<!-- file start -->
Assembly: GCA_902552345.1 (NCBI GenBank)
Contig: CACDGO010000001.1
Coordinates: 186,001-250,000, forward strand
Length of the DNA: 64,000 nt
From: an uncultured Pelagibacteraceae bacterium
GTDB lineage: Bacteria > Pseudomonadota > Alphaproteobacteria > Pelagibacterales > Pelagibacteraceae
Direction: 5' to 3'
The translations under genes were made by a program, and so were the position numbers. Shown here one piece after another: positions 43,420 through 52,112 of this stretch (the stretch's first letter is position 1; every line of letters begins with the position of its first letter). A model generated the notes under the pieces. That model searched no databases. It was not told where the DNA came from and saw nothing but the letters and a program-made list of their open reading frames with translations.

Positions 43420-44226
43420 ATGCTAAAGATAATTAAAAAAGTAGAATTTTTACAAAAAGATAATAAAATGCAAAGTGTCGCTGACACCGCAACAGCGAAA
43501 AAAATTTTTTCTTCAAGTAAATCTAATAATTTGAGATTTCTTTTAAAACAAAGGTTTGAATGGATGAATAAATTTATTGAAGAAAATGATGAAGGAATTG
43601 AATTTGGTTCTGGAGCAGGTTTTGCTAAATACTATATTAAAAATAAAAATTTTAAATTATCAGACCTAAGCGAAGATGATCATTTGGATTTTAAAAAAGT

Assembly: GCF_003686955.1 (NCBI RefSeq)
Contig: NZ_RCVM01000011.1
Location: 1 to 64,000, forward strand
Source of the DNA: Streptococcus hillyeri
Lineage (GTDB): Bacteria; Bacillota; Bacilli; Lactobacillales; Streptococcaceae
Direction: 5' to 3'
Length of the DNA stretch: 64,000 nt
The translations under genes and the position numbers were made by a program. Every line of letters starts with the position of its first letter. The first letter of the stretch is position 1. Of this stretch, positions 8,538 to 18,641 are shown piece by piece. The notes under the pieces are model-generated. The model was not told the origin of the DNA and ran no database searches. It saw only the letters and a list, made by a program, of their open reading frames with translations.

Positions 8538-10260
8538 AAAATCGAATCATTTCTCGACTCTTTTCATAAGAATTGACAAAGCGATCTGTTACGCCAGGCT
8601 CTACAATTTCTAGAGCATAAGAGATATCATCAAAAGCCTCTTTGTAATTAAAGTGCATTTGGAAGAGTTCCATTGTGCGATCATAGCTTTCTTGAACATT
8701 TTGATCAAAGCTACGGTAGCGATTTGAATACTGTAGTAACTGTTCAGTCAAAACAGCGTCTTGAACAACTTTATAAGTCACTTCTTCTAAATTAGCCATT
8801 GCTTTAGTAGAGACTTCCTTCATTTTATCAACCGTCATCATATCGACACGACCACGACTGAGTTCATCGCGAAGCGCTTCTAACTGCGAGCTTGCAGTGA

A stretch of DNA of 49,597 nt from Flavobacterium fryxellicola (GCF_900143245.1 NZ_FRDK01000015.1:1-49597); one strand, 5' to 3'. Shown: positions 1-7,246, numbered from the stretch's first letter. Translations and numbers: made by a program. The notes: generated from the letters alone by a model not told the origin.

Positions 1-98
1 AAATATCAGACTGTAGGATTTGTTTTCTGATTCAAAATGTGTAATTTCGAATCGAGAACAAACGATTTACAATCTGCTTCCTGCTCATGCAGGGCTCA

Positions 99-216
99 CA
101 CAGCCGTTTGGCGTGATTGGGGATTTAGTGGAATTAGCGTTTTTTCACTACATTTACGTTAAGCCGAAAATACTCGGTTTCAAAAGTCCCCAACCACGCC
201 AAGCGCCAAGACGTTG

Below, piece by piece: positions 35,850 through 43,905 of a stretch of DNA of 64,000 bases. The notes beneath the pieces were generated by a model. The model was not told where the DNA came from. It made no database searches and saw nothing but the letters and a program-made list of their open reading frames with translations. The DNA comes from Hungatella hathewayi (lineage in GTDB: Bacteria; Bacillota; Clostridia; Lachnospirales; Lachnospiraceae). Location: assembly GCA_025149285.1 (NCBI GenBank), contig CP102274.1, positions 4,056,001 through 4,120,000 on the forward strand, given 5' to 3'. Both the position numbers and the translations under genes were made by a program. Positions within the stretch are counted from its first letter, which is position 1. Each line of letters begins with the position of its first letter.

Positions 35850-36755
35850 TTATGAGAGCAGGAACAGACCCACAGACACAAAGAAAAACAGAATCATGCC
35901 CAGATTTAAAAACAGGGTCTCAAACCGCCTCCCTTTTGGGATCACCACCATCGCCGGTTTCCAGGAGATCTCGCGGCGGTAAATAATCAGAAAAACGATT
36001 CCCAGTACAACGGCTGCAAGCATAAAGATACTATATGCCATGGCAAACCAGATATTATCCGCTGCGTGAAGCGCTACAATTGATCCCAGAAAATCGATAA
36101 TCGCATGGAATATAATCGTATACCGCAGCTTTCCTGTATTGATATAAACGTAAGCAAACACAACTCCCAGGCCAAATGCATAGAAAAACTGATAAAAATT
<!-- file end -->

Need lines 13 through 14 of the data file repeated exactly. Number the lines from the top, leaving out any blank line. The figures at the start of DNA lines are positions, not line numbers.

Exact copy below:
Assembly: GCF_003686955.1 (NCBI RefSeq)
Contig: NZ_RCVM01000011.1